In 1985, Leon Freeman, plaintiff's father and predecessor in title to the subject property, obtained subdivision approval for lot 14.01, which at that time consisted of 28.14 acres. Three lots were created: a new lot 14.01 and lots 14.04 and 14.05. The size of lot 14.01 was reduced to 13.08 acres, including a sixty-foot wide access easement. The municipal tax assessor received notice of this subdivision after the tax list for the 1986 tax year had already been prepared. The 1986 tax list made no reference to lots 14.04 and 14.05 and listed lot 14.01 at its original acreage.
By a deed dated May 9, 1986 and recorded on May 16, 1986, Leon Freeman transferred title to lot 14.01 to his daughter, plaintiff in this case. The recorded deed listed the acreage of lot 14.01 as 13.08 acres. Upon receipt of a copy of this deed, the municipal tax assessor changed the tax list to show the new owner of the property and notified the municipal engineer so that the tax map could be revised to reflect the subdivision. The tax list for the 1987 tax year listed the acreage for lot 14.01 as 13.08 acres and also listed the two newly subdivided lots, 14.04 and 14.05. The subdivision changes were also reflected on the municipal tax map.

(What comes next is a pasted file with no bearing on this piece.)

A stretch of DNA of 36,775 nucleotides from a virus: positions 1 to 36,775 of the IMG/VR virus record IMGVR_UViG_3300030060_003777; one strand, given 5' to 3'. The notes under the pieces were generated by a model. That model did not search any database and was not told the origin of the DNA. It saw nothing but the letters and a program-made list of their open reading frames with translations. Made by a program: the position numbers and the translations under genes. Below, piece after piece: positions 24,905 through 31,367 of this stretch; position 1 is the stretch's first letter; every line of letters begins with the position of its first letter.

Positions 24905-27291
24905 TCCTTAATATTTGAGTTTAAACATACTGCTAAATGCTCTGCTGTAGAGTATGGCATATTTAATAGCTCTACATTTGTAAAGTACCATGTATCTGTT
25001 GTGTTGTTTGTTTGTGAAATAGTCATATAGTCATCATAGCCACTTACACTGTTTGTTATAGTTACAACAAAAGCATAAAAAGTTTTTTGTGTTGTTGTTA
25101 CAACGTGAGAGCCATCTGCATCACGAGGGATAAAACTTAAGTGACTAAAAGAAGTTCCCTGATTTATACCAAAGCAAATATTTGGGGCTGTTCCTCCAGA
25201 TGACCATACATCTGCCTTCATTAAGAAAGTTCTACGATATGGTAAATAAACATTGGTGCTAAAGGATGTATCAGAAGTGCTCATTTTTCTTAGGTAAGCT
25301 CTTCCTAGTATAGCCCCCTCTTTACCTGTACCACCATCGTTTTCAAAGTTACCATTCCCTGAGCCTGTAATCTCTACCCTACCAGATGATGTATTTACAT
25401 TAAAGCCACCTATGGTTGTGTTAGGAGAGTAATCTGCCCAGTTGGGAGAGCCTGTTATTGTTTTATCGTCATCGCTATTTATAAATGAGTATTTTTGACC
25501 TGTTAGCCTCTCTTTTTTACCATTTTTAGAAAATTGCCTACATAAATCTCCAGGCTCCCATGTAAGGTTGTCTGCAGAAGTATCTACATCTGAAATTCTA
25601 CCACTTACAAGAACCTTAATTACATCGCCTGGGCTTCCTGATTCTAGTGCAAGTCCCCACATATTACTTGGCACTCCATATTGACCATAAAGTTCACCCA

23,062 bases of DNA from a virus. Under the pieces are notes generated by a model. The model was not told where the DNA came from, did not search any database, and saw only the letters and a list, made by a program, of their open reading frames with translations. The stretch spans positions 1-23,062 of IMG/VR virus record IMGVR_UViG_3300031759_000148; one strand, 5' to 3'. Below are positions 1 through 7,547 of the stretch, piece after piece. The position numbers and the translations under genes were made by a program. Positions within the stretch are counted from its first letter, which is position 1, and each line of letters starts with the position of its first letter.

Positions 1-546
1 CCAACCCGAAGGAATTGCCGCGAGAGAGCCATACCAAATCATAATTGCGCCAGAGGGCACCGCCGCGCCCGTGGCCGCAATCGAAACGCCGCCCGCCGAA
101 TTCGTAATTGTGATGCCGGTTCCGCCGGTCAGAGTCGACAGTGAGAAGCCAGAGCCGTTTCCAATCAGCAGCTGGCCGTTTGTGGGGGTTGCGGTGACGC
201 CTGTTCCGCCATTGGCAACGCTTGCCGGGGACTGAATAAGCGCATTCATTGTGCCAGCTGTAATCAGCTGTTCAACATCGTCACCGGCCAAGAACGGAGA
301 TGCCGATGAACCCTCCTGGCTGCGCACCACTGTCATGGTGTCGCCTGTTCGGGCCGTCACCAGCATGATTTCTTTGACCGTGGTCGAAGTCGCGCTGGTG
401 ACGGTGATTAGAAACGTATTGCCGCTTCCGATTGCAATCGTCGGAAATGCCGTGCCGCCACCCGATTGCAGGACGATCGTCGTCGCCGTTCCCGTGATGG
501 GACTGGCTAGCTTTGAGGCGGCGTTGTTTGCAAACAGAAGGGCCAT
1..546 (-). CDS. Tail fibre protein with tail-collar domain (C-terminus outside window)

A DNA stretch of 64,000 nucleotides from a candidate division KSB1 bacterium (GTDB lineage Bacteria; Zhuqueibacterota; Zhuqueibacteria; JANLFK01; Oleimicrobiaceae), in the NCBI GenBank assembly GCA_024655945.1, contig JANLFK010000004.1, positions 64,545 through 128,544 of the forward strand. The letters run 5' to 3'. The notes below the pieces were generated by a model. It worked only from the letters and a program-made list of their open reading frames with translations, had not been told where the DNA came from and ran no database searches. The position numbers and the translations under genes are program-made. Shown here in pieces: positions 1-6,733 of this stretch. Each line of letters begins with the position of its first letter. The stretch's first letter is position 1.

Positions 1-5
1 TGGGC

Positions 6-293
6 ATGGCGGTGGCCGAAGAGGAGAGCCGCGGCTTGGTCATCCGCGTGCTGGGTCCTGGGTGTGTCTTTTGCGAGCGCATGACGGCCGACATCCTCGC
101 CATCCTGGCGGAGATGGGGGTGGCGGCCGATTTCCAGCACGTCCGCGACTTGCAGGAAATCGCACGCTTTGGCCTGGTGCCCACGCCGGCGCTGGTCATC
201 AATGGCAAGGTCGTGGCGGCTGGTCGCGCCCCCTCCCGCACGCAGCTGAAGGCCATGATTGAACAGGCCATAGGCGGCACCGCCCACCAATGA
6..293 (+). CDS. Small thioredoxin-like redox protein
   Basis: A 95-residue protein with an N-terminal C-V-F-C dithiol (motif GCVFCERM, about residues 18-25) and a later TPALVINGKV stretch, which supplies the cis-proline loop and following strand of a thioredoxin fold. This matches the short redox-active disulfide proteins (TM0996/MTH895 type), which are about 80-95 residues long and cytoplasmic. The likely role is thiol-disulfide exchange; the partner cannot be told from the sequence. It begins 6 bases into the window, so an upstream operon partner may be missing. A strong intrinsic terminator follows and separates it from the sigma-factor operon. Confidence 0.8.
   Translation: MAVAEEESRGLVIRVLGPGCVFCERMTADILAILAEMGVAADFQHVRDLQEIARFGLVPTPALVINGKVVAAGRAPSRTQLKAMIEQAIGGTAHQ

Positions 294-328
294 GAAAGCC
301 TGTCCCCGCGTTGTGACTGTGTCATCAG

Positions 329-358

In late 1986, a revaluation firm, Applied Measurement Services, performed a district-wide revaluation for the City of Somers Point. As part of its work for the municipality, the firm prepared property record cards for the subdivided lots 14.04 and 14.05. The firm also prepared a property record card for lot 14.01 which listed the lot acreage as 28.14 acres, the area of the lot prior to the subdivision. The revaluation firm developed its assessments for lots 14.01, 14.04 and 14.05 and sent them to Vital Resources Data Center where a tax list was prepared which was then forwarded to the municipality.
By a deed dated December 30, 1986 and recorded on January 12, 1987, plaintiff transferred lot 14.01 to the Jamesway Corporation and to herself. The Jamesway Corporation was to build a store on the property. In return for this transfer, plaintiff received $250,000 in cash and a note for $385,000 from the Jamesway Corporation. The deed actually contained a typographical error in the stated interests of the grantees as follows: